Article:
Questions on 21st Century Writing

We’ve just been asked to reflect on a presentation about the history of the Bread Loaf Teachers Network, the NWP, and the Technology Initiative Work. It has been useful to be reminded of this history, and think about where we are at in this unique moment. In particular, there are three questions that they want us to consider today and tomorrow as we engage in the working meeting:

  • What is the distinctive power that technology brings to learning to write and literacy? How does it enhance and change the way students learn to write? how does it enhance and chance the teachers teach writing and literacy?
  • As teachers use technology in teaching, and students use it for learning in the classroom, new challenges and vulnerabilities have become evident. What are the concerns, pitfalls, risks, and vulnerabilities that accompany literacy, and teaching literacy in the digital age? What lessons have we learned about these challenges and problems?
  • The definition of what it means to be literate keeps evolving. Through the ages it has referred to written communication and expression using pen and paper. The audience has been those who have had access to the hard copy product. In the digital age, these as well as other aspects of literacy have changed. Now, when you think about being a writer or being literate in the digital age, what is the same and what is different?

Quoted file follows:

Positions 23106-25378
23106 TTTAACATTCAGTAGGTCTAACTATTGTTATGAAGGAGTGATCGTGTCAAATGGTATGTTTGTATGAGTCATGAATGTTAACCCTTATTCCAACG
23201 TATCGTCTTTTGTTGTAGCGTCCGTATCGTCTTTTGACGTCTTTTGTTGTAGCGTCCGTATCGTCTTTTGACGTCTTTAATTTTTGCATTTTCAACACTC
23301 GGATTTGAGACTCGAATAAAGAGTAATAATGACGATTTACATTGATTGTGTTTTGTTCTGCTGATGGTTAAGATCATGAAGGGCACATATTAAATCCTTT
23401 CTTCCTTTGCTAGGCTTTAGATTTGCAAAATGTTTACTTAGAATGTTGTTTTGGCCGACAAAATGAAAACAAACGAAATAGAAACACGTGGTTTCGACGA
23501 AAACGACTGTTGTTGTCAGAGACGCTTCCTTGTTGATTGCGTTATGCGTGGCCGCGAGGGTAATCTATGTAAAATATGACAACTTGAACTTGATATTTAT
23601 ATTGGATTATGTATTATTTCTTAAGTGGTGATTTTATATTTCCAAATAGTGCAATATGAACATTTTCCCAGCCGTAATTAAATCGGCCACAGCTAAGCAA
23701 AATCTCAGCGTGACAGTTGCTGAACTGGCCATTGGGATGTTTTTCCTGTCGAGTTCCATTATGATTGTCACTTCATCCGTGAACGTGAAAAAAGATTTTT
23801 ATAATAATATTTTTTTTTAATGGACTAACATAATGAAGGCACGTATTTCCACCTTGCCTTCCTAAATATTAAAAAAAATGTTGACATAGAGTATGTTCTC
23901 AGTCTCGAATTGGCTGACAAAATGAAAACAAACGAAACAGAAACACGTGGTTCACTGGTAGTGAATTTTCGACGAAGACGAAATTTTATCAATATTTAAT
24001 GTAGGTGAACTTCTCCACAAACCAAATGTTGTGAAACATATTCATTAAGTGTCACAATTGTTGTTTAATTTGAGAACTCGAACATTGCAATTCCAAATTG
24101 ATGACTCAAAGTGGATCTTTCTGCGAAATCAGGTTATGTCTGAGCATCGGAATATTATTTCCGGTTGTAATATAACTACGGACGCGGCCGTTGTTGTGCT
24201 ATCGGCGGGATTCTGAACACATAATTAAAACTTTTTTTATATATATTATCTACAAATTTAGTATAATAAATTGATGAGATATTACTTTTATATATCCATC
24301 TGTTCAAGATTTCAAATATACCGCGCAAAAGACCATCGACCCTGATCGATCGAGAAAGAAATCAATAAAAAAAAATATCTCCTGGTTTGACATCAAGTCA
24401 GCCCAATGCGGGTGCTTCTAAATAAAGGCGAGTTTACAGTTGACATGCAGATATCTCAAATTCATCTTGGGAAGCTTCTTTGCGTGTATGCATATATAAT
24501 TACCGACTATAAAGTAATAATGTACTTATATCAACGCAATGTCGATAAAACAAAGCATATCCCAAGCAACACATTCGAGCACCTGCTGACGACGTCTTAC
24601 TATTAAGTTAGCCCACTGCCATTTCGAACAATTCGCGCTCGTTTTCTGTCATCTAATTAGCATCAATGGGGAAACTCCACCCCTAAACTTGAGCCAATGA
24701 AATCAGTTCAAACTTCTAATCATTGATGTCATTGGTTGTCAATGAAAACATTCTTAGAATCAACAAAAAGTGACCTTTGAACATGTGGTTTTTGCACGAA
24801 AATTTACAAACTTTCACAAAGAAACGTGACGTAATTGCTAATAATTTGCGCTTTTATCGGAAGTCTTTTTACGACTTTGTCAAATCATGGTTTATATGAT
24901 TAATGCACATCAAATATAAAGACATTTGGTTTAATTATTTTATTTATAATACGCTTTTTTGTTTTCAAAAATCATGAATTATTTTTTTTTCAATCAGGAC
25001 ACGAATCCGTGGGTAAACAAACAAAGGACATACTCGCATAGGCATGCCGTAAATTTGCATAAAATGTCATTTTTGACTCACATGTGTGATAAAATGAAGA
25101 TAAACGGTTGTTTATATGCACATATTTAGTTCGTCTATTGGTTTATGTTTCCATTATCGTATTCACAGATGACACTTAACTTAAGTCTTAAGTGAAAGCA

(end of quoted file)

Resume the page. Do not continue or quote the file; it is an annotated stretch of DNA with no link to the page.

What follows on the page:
For the moment, I will focus on the first one and think about the question that I have — if we know that technology brings a distinctive power to the process of learning to write, and there is compelling (although not a ton of) evidence that it does, why are schools not opening embracing new models for teaching and learning writing? We know that schools are institutions that have power structures in place that are hard to change, but haven’t we come to a point in history where we, as a society, must make a substantial investment in both the hardware/software and also the professional development of teachers?

Questions/ideas/comments from others:

  • Focus on the infrastructure problem
  • When I look back at my NWP work, I have some truisms such as “All writing is rewriting.” I wonder what truisms we can write into the curriculum about writing with technology.
  • What are we doing to change the assessment of writing in relation to testing?
  • There is an opportunity for the teacher and the tech developer to talk about how the tools work and what innovations can occur.
  • We need to talk in specific terms about “technology” and what we mean by that term in light of particular tools.